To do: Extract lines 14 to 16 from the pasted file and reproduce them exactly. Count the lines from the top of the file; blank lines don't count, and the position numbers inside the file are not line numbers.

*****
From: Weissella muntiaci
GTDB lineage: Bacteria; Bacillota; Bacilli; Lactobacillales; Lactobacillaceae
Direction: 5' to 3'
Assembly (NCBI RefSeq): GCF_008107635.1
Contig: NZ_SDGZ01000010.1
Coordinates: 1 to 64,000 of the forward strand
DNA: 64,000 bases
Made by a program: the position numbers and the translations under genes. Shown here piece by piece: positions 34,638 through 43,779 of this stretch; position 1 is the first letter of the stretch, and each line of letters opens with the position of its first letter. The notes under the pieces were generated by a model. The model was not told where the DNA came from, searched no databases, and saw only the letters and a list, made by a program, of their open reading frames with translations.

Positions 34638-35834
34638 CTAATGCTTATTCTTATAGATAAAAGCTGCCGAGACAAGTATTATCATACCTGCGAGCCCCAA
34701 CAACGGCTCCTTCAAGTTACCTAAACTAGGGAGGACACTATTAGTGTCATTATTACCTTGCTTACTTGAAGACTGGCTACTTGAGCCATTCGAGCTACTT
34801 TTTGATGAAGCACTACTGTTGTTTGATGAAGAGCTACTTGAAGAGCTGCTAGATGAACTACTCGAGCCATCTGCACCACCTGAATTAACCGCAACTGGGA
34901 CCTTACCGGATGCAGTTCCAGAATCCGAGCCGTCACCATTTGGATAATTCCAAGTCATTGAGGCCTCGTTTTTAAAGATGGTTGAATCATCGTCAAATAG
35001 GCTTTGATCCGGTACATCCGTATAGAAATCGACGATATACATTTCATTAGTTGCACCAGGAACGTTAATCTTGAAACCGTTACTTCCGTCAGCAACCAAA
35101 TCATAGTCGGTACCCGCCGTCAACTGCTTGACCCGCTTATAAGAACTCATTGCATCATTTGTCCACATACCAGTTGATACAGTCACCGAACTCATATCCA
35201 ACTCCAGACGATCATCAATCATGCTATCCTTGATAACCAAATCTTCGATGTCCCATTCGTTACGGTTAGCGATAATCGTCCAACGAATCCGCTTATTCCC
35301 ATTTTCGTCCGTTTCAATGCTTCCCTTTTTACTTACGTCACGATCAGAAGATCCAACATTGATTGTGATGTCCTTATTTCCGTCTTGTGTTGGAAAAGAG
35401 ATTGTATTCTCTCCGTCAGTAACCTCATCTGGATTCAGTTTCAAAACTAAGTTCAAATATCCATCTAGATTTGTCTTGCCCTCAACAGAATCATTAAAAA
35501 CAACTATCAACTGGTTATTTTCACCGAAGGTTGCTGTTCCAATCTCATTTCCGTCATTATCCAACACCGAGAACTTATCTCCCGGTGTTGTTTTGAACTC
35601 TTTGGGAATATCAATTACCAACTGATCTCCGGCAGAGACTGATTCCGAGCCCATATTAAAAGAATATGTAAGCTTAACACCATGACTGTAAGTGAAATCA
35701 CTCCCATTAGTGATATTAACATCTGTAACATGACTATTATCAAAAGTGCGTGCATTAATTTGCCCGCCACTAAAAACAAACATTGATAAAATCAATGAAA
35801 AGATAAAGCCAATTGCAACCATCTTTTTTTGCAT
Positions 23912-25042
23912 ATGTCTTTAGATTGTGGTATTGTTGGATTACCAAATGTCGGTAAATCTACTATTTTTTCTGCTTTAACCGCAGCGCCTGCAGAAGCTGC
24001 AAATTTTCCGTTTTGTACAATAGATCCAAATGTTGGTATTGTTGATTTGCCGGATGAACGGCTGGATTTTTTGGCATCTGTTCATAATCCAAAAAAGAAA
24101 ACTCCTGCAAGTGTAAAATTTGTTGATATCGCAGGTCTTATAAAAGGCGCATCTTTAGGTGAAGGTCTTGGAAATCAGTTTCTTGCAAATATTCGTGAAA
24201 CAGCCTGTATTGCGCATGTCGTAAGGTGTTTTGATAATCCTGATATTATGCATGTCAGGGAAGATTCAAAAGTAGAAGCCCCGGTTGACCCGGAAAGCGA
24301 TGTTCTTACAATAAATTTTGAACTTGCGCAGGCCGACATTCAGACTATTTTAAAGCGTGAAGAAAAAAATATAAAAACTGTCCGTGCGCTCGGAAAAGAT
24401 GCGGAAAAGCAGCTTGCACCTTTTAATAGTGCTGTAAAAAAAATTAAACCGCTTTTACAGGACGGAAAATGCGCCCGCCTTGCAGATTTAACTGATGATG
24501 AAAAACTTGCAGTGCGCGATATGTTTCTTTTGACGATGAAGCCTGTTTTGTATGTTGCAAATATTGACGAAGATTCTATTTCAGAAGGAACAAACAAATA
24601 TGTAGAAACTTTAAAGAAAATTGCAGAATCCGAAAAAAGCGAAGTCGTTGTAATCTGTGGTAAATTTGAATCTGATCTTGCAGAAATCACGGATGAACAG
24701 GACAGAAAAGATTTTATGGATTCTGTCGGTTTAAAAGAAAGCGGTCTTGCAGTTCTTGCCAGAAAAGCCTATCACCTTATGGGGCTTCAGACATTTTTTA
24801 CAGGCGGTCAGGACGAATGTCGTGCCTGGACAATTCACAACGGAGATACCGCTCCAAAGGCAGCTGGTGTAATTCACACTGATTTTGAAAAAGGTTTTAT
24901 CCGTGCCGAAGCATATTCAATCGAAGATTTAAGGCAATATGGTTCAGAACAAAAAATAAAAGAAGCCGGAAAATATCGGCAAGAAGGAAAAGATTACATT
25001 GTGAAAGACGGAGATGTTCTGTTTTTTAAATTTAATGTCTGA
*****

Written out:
35001 GCTTTGATCCGGTACATCCGTATAGAAATCGACGATATACATTTCATTAGTTGCACCAGGAACGTTAATCTTGAAACCGTTACTTCCGTCAGCAACCAAA
35101 TCATAGTCGGTACCCGCCGTCAACTGCTTGACCCGCTTATAAGAACTCATTGCATCATTTGTCCACATACCAGTTGATACAGTCACCGAACTCATATCCA
35201 ACTCCAGACGATCATCAATCATGCTATCCTTGATAACCAAATCTTCGATGTCCCATTCGTTACGGTTAGCGATAATCGTCCAACGAATCCGCTTATTCCC